National Center for Public Policy Research press release


For Release: August 18, 2016
Contact:
Judy Kent at (703) 759-7476 or cell (703) 477-7476 or [email protected]

 

Time to Lower the Cost of Back-to-School Dental Checkups

Innovation in Dental Practice Management Saves Money on Management Costs Such as Billing and Ordering Supplies

Lower Costs are Passed Along to Patients

But Old-Guard Dental Practices Are Lobbying Legislatures to Ban this Innovation

They Want to Keep Prices, and Profits, Higher

National Center's Jeff Stier Asks Legislatures Not to Ban an Innovation that Makes Top-Quality Dental Care More Affordable

 

Washington, D.C. / New York, NY - National Center for Public Policy Research Risk Analysis Director Jeff Stier argues in a new Townhall.com op-ed, "Drilling Down on Rent-Seeking Dentists," that one factor in out-of-control dental costs is a lack of innovation in how dentists run their offices.

Stier has for years observed dentistry trade groups trying to block commonsense cost control measures, such as credentialing dental hygiene practitioners to do some of the more basic clinical work done by dentists.

But now, as Stier points out in the op-ed, dentistry lobbying groups are even opposing non-clinical cost-saving innovations.

As Stier writes,

I'm a big fan of innovation, so I'm always eager to speak out against entrenched interests seeking to stifle progress with regulations designed to kill improvements in our health. Proponents of more regulation regularly use scare tactics, shoddy science and false allegations that people like me are against "all regulation."

The piece explores Stier's experience testifying in legislative hearings at city and state legislatures around the country.

I was huddled in a Connecticut legislative hearing room on a chilly spring morning three years ago, awaiting my chance to testify about a proposal to over-regulate e-cigarettes...

The Public Health Committee hearing room in Hartford was packed with people on both sides of the divide, waiting to address a number of different bills under consideration. As a teen, I watched C-SPAN over MTV, so I didn't mind waiting. It was my equivalent of seeing a live concert.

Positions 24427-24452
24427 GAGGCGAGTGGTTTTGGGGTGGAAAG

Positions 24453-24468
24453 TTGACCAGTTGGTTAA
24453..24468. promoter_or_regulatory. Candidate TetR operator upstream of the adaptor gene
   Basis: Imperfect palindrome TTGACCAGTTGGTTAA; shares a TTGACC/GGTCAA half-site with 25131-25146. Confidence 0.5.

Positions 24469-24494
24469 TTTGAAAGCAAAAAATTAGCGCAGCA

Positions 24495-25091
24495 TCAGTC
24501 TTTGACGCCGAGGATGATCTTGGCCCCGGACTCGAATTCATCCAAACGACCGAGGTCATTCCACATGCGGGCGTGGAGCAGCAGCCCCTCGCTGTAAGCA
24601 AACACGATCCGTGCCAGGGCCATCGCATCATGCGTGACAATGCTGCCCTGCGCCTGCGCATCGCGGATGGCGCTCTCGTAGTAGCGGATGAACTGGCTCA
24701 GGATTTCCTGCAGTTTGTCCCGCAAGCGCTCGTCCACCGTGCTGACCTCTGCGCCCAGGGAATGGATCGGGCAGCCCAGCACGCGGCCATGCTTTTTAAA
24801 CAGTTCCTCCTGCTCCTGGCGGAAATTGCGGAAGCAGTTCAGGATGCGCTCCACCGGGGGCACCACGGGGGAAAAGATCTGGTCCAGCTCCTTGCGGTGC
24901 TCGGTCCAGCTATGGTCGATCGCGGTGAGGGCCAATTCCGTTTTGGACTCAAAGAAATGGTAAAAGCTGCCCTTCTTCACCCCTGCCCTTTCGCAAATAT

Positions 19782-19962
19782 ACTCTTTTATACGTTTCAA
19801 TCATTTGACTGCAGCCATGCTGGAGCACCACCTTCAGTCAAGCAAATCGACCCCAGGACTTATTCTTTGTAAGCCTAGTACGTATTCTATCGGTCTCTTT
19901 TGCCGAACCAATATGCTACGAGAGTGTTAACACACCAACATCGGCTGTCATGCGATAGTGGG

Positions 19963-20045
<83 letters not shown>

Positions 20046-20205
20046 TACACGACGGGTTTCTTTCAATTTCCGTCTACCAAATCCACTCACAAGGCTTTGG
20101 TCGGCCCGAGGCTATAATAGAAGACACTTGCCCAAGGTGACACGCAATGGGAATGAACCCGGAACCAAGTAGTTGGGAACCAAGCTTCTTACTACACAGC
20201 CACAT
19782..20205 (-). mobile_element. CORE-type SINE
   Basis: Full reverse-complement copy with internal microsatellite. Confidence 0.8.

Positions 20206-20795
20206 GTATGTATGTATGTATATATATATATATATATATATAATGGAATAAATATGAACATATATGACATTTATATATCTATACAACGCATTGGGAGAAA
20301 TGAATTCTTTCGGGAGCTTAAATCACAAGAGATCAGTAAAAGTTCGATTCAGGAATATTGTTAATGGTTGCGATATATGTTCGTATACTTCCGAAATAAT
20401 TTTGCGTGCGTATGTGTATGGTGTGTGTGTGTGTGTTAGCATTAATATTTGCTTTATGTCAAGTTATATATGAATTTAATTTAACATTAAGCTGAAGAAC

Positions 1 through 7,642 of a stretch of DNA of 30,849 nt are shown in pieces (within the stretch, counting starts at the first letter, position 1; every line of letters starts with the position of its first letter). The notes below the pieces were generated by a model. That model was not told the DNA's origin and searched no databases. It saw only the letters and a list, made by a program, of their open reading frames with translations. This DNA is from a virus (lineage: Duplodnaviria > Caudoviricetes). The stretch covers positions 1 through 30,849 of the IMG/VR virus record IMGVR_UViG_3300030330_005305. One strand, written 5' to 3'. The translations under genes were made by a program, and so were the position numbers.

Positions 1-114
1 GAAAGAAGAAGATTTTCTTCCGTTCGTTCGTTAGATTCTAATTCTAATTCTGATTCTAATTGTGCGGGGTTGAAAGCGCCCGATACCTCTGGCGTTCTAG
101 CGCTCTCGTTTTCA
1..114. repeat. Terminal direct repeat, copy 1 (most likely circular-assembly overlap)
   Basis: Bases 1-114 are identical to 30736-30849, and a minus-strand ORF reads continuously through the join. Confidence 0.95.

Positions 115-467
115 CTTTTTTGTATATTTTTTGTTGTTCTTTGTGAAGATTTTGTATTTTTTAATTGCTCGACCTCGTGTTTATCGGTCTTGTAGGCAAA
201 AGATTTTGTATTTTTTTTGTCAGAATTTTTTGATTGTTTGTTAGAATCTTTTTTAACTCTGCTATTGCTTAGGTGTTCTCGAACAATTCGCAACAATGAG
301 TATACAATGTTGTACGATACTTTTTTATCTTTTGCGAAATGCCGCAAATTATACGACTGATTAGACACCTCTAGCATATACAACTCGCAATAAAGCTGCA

Before e-cigarettes, the committee took testimony on Raised Bill No. 6484, "AN ACT REQUIRING PAPER TOWELS IN PUBLIC RESTROOMS." I don't know much about the issue, but I imagine that companies which supplied paper towels feared the popularity of products like the energy efficient, tree-saving Dyson Airblade Hand Dryer.

If so, this would be a classic example of "rent-seeking," an economic term for the act of exploiting the political process to increase one's profits at the expense of society.

The next act was a bill to certify advanced dental hygiene practitioners.

Given the high cost of dental care, I thought it made sense to create regulations which would allow trained and certified dental practitioners to do some of the simpler work only dentists are now permitted to provide. The model works well in the medical field, where nurse practitioners and physician assistants provide capable care, freeing up doctors to give higher level care.

Sure enough, earnest local dentists rose one by one in opposition to the bill, flouting evidence from successful trials in other states, claiming that anyone who didn't go through dental school would wreak havoc inside the mouths of patients if they were allowed to do anything more than a cleaning. More rent-seeking.

There are a range of factors that keep medical and dental costs spiraling, and rent-seeking often plays a hidden role.

As Stier writes about his experience in Connecticut, "the dentists left an impression."